The Palouse Country of Washington State…

Turbines Palouse

This past month has literally been a whirlwind! I wound up an exciting photography tour featuring the Best of Italy with the ever amazing M&M Photo Tours. We had an outstanding group of photographers traveling to Cinque Terre, Venice, Rome, Florence to the Amalfi Coast and more, photos coming soon! Less than 48 hours after returning from Italy, I traveled to the west coast to Washington to start a photo tour with photographer Wayne Bennett. We touched on every nook and cranny of the Palouse, and had our awesome workshop participants along for the experience.  Our group benefitted from Wayne’s extensive knowledge of the Palouse. We also received special permission and invitations to photograph specific areas of interest.  Local knowledge is super helpful, however the locals themselves are truly wonderful people. It was an honor to be invited to photograph areas that are part of their homes, and we are very grateful for the kindness of everyone we met! We also enjoyed running into several other photography groups which was a lot of fun! This is one area with endless subject matter, the Palouse is HUGE!  I’m anxious to show photos from both trips, but I’ll start with one of my favorites from the Palouse, turbines from the wind farm. This is a multiple exposure shot with the Nikon D500. This technique creates a unique effect with the moving turbines, an almost whimsical daisy like appearance with mechanized equipment designed to generate energy. I love the contrast of the turbines against the blue sky and beautiful clouds. One of the things I especially enjoyed about the Palouse was the ability to not only document the beauty and uniqueness of the Palouse, but also work with creativity and artistry as well. Please mark your calendar for 2017, we will be returning once again!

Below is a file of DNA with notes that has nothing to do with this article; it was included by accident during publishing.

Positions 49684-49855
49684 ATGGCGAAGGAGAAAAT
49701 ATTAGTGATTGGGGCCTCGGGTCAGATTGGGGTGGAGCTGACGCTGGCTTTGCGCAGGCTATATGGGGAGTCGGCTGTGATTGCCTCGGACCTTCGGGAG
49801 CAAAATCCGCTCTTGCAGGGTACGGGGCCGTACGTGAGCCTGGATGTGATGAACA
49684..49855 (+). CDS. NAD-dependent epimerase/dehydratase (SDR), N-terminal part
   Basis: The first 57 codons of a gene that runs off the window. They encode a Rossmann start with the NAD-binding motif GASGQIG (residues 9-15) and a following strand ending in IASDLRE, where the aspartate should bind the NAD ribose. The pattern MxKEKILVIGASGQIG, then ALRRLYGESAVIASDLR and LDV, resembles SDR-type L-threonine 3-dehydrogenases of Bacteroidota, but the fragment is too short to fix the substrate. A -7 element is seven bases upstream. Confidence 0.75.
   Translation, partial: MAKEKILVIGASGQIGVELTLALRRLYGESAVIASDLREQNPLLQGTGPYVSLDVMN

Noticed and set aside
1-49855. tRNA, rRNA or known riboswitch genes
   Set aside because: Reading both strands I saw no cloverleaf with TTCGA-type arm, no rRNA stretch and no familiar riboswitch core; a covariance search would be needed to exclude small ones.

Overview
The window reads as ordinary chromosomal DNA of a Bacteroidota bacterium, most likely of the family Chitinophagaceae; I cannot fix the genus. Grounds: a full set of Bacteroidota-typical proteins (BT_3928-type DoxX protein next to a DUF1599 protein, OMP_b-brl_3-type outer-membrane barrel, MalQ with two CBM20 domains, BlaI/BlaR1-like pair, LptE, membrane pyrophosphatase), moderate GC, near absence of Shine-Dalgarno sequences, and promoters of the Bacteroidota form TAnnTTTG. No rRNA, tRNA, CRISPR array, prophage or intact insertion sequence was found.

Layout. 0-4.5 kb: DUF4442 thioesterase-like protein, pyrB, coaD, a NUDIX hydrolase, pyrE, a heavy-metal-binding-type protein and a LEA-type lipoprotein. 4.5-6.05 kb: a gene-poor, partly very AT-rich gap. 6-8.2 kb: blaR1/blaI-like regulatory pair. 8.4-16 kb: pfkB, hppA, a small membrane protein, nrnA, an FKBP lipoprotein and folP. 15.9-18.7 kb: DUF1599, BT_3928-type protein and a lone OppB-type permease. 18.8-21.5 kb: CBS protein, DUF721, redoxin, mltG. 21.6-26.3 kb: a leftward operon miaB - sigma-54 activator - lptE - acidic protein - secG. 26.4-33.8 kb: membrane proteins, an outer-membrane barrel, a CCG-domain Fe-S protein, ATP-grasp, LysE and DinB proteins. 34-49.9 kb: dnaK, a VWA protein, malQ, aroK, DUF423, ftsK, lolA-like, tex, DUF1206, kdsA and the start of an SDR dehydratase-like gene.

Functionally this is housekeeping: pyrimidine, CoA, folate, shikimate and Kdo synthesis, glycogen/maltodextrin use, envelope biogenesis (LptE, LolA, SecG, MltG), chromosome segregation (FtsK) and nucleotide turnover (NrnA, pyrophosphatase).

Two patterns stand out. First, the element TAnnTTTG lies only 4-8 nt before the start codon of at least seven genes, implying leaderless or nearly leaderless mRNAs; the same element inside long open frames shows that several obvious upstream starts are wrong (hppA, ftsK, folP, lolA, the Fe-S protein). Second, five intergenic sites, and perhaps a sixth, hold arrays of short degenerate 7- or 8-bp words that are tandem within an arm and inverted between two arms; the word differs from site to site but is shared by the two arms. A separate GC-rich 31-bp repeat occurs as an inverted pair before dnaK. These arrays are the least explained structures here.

1. Martin Kulik on February 2, 2017 at 9:22 pm

    Hi Debra,
    I love your shot of wind turbines the Palouse, multiple exposure shots. I was wondering how exactly have you been able to take perfectly and evenly spaced wings of the turbine. I know that if you take multiple shots and import it to photoshop layers and blend it all layers might do that except perfectly spaced it out. I am very curious.
    Please let me know. Thank you,
    Martin Kulik

    • Deborah Sandidge on February 2, 2017 at 10:33 pm

      Thank you, Martin! I had the camera set up to shoot in multiple exposure mode, and shot in continuous rather than single frame which evenly spaced out the shots generally speaking. Not perfectly but close enough. Try continuous mode and see how it works for you. With fast moving clouds, I use single frame so that I can extend the duration between shots to create a long exposure look. For the fast moving blades of the turbine where I wanted them looking more defined, continuous mode worked well. Good luck, and try this on flowers!

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